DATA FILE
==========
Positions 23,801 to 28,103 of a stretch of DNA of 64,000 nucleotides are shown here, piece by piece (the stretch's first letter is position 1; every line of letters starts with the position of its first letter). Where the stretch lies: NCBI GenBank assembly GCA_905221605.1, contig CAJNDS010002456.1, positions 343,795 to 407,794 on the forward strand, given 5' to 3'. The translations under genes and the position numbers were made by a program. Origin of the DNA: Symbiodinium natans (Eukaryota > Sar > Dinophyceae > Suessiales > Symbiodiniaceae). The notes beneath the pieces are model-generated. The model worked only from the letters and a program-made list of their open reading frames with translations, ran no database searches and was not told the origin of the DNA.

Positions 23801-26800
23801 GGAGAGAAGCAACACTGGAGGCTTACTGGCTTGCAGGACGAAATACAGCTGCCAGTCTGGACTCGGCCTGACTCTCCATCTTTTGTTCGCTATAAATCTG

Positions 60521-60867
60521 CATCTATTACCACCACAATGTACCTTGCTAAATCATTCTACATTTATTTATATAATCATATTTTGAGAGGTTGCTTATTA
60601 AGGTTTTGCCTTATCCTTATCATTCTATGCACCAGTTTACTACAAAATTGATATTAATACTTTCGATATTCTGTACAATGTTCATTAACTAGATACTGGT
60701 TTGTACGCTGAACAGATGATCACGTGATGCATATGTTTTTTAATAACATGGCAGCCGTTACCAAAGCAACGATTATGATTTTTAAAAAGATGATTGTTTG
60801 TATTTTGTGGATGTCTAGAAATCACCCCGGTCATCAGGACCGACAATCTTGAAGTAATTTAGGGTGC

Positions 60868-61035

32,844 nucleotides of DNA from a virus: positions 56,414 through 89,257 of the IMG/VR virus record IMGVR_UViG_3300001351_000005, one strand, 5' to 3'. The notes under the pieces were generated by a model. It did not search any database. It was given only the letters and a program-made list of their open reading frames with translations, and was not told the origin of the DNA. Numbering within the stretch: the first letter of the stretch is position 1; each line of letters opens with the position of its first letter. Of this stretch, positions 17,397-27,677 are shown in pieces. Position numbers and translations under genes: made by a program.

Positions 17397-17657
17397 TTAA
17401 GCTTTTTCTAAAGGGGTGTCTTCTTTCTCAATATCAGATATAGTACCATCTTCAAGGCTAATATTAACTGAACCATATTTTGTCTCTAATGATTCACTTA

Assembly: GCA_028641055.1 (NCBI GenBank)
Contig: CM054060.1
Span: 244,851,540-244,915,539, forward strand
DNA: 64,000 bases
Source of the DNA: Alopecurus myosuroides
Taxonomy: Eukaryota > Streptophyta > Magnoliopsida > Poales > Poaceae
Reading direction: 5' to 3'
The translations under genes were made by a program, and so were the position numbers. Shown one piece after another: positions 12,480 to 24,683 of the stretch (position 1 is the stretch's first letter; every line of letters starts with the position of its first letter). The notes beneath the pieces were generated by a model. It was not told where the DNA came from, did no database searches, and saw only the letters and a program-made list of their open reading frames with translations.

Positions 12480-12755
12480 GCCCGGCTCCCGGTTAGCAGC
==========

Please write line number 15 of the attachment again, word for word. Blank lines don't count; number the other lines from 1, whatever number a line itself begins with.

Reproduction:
Contig: CM054060.1